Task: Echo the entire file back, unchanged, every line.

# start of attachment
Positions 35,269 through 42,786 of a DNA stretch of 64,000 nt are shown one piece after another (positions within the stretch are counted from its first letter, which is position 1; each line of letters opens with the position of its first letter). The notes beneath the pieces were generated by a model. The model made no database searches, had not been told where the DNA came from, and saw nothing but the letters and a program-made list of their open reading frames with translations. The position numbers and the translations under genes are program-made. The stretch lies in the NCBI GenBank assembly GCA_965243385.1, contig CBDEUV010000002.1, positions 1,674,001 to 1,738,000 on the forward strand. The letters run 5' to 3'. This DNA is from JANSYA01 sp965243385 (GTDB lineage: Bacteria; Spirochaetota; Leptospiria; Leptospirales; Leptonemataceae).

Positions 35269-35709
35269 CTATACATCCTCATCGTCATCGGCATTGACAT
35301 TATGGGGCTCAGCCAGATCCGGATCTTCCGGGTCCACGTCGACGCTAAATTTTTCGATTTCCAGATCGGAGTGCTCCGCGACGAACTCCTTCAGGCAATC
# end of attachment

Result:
Positions 35,269 through 42,786 of a DNA stretch of 64,000 nt are shown one piece after another (positions within the stretch are counted from its first letter, which is position 1; each line of letters opens with the position of its first letter). The notes beneath the pieces were generated by a model. The model made no database searches, had not been told where the DNA came from, and saw nothing but the letters and a program-made list of their open reading frames with translations. The position numbers and the translations under genes are program-made. The stretch lies in the NCBI GenBank assembly GCA_965243385.1, contig CBDEUV010000002.1, positions 1,674,001 to 1,738,000 on the forward strand. The letters run 5' to 3'. This DNA is from JANSYA01 sp965243385 (GTDB lineage: Bacteria; Spirochaetota; Leptospiria; Leptospirales; Leptonemataceae).

Positions 35269-35709
35269 CTATACATCCTCATCGTCATCGGCATTGACAT
35301 TATGGGGCTCAGCCAGATCCGGATCTTCCGGGTCCACGTCGACGCTAAATTTTTCGATTTCCAGATCGGAGTGCTCCGCGACGAACTCCTTCAGGCAATC